At the top of the best delivery-focused organizations sits a chief enroller. That person pulls different groups in and gets them to work together across matrices and eco-systems to move things from point A to point B better than other organizations can even imagine. These leaders seem to begin every thought with “we.” For them, it’s never about individuals and always about pairs and collaborators.

The overall thesis of this series of four articles is that the only four ways to succeed as a CEO are to act as chief enabler, enforcer, enroller or customer experience officer. This is the final choice flowing from your overall strategic choice, which dictates your choice of culture, organization, how to operate, and the CEO’s role.

The framework for What It Takes To Accelerate Through A Strategic Inflection Point is laid out in that earlier article. The main point is that you must align your culture, organization, operations and CEO’s real job around one of four strategies. The overall framework for CEOs’ focus is laid out in my article on Why Most CEOs Are Not Strategic Personally. This current article will dig into what it means to be the chief enroller.



Delivery/product supply organizations have cultures of interdependence, order and safety (and stability), project/program driven interpersonal leaders operating in matrices with shared responsibility led by chief enrollment officers leveraging team charters to encourage collaboration.

Strategy – Deliver

Being best in class delivery or distribution requires people working together interdependently to solve an endless array of complex problems.

Culture – Interdependence

Best in class delivers are all about interdependence. They bring order and safety to chaos.

Organization – Matrix

For delivery organizations, everything is matrixed because there’s always more than one party involved in every process. There’s a sender, a receiver, and all those in the middle. And, in many cases, none of those parties officially work for the same organizations.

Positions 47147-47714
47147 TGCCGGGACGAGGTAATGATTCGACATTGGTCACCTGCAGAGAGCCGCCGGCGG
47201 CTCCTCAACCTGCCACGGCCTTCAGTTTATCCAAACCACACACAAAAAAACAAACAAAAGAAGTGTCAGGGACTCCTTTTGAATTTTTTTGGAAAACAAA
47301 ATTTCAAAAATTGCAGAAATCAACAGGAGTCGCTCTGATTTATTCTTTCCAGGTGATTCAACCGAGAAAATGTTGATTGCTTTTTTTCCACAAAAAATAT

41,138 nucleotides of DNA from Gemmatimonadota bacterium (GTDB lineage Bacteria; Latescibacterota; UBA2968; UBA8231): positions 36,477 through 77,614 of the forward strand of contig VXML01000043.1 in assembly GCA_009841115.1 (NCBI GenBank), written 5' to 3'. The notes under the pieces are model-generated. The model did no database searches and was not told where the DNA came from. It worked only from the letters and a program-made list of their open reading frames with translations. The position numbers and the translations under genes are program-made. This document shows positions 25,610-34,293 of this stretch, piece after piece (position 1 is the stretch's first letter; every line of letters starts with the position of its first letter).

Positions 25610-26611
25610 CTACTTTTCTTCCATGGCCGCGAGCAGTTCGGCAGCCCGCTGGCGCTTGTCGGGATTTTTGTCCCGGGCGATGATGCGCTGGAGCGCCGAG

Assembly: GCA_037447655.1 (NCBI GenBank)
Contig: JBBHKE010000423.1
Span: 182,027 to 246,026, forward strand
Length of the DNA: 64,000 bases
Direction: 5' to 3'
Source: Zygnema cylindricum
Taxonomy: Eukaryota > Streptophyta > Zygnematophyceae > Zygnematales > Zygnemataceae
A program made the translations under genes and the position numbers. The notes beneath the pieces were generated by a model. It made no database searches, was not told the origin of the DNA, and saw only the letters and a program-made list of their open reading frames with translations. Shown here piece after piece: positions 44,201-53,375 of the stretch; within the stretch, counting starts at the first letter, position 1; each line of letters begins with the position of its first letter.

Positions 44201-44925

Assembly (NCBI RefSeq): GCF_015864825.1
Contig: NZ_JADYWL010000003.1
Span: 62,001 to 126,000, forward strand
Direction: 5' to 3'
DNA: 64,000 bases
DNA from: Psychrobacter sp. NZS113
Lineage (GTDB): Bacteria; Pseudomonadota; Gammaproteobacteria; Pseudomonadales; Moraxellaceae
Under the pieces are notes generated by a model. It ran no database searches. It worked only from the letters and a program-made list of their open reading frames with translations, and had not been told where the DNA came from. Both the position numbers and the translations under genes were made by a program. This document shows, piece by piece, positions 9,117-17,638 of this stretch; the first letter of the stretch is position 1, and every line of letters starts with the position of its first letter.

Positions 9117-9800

Operations – Shared Responsibility

The core of interdependence is sharing responsibility. If no one person or group can accomplish the task on their own, responsibility must be shared.

CEO – Chief Enroller

In a delivery-focused, interdependent endeavor with people sharing responsibility to bring order and safety to chaos, the “E” in CEO stands for Enrolling. The ultimate leader’s ultimate job is to bring people together and inspire and enable them to work together.

For these leaders, team charters are their tools of choice. Team charters help teams understand their purpose (why), objectives and goals (what), context and approach (how), resources and guidelines.

Matrices get maligned. Many see them as confused, unclear, and complicated. They can be and certainly make it harder for independently-minded people to do what they do best. But matrices force interdependence, critical for delivery.

If you’re leading a delivery-focused organization, embrace the matrix. There’s no room for star individual performers that cannot embrace the need for interdependence.

Enrolling is a special skill. Where others can focus all their efforts on star designers, default to telling people what to do, or delegate customer decisions to others, your day is all about influencing. You have to influence people to sign up to work with you in the first place. You have to influence them to work with others. You have to influence them to keep at it when things fray around the edges – which they will.

In many ways, the value is in the complication. If it were simple, others could do it. Your competitive advantage is going to lie in the interdependent order and safety. Done well, your organization will be able to deliver things others can’t imagine. Done almost as well, you’ll deliver what others can deliver, but more reliably, faster, safer and less expensively than others can do.

Because there are so many moving parts in a delivery organization, there’s no rest for the weary. Customers will change. Competitors will change. Collaborators will change. Conditions will change. Your own capabilities will change. Your role as chief enroller must change with every one of those changes. You’re be singing the Beatles song “Come Together” over and over in your sleep – if you have time for sleep.